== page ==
The breezes of pleasure whistled in my ears; I went on swiftly, happy enough with Simplicity at my side; stie introduced me to Affection, who embraced me with looks of bewitching tenderness; and entertained me with nothing but discourses of love and friendship. But as I advanced, I began to recollect the words of Experience, and to wish I had paid a litde more attention to her; for I found that both Simplicity and her companion Affection, were consoundedly mistaken in the persons they met with. They presented me in one day Civility for Esteem, Obstinacy for Perseverance and ExTravagance for Generosity. I found out afterwards, that they had industriously kept me in the most retired windings of this vast place, lest I should meet with Experience, and so leave them; which whenever I spoke of, Affection, who was insinitely enchanting, clung round me, protesting she would never leave me wherever I went. I found it very
difficult difficult to get from either of these companions, though they were perpetually involving me in some misfortune. I sometimes thought I would endeavour to go back and sind Experience, but in esfaying so to do, I found I had not the power to tread one step over again that I had already come.
Whilst I was in this cruel dilemma, I faw a tall sigure that almost frightened me, he was called Advice; he had several heads and as many mouths, that were always talking, and contradicting each other; at times I thought I had heard some things that would prove for my advantage to follow; but besore I could put it in practice, another of the heads told me something else; and Prudence, who was very partial to this monster, stood by me, and intreated me to listen to all he faid. I was not likely to reap much benesit from it, from the reasons I have related. Meantime my favourite guides SimPlicity and Affection, who never lest me for a moment, pointed to the Temple of Hymen, where I faw several votaries entering in all the extacy of youthful happiness and joy. I faw them all go in; and though I was sensible they could not return again by the way that they went, yet Affection told me, there were large and ample sields for me to range in if I would try them.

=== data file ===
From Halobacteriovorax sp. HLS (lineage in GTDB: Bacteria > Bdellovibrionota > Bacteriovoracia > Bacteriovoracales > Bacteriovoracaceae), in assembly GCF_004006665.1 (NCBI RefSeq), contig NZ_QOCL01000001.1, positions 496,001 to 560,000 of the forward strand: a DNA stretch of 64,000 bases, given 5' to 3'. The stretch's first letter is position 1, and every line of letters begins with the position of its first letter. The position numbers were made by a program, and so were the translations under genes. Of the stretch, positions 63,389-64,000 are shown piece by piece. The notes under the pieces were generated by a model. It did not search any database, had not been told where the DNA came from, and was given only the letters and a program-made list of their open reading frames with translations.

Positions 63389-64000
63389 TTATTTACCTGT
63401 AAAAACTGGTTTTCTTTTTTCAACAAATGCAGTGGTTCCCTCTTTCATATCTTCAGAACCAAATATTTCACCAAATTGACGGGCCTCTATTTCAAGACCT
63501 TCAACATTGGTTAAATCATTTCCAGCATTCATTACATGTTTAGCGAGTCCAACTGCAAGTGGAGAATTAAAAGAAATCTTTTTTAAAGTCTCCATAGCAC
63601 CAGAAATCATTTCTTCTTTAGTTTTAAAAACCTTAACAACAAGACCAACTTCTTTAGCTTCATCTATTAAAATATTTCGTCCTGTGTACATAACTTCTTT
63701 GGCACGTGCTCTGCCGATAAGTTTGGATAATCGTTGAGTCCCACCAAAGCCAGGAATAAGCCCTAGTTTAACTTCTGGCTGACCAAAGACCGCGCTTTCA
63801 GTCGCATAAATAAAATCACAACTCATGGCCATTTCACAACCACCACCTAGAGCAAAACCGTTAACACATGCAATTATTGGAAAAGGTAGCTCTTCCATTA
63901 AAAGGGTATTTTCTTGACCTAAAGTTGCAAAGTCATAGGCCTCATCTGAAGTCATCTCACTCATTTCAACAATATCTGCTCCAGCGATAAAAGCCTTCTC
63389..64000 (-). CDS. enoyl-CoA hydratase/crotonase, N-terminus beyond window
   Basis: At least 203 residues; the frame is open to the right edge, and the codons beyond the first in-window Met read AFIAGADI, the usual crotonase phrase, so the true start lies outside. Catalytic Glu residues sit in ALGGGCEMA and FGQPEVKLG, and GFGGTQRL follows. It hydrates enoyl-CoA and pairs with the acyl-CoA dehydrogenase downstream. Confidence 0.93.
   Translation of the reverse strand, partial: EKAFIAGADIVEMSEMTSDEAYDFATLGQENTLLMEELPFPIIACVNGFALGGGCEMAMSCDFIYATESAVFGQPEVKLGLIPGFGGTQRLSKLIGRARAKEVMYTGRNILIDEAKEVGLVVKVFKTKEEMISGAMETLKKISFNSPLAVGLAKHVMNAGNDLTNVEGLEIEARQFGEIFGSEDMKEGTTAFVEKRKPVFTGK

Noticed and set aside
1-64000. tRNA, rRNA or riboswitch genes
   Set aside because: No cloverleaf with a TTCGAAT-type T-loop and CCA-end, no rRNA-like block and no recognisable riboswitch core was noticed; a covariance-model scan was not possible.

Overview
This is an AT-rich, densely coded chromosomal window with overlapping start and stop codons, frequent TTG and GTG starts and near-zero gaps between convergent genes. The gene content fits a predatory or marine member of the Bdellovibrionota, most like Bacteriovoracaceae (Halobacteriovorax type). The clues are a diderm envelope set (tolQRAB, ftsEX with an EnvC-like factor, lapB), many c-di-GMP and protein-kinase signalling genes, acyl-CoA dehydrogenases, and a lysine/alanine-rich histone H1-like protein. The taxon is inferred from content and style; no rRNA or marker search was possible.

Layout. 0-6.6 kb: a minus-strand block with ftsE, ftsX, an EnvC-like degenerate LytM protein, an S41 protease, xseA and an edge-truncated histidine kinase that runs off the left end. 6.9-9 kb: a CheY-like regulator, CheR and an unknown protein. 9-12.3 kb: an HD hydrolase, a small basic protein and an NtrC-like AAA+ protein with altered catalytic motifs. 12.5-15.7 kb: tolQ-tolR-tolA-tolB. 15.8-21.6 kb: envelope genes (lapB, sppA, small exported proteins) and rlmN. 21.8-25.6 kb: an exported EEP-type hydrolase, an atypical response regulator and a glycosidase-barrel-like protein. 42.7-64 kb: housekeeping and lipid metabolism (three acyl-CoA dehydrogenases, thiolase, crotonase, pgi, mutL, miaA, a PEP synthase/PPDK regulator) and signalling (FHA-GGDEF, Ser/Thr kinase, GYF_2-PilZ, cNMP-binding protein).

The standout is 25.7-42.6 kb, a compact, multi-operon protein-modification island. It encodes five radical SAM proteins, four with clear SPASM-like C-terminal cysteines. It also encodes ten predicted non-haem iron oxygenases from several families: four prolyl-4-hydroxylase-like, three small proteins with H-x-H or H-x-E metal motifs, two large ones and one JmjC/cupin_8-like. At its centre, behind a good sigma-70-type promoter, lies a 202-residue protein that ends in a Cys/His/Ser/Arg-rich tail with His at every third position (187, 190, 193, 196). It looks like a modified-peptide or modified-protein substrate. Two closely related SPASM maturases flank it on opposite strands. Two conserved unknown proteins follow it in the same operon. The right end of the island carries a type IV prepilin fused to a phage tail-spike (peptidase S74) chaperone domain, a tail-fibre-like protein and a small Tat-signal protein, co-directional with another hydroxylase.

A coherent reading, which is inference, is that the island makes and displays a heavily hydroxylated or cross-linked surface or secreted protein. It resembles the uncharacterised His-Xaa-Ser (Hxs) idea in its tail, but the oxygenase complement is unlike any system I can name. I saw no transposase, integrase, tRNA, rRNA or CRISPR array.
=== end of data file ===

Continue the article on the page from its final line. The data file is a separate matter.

A young man whom Affection presented to me, and who swore everlasting love, took me by the hand, and led me, or rather dragged me towards the temple; and though Prudence and Advice roared aloud for me to come back, and consider, I hurried on, regardless of all they could fay to me. Affection and Simplicity faid they were two severe people, who thought of money only, and offered themselves to be my bride-maids. I entered into this place of irrevocable doom, and faw nothing formidable enough to make me repent. I parted with Liberty, who had been one of my constant companions, at the door, without a sigh; who let drop a tear as he fled away, faying, which I did not know besore, '' That I had treated him better than "most people he had ever attended." After I had been some time in the groves of Marriage, I met with troops of new acquaintance; Care and his numerous family were continually visiting me, nor did they keep away at all the more for my seeming not to admire their company. Sickness, a sell monster, kept me chained to my bed for a considerable time, and almost baffled the strength of MediCine and Patience, two very powersul giants, to overcome him. In short, I faw Simplicity and Affection hang down their heads with sorrow, for the mischiess they had unwittingly brought upon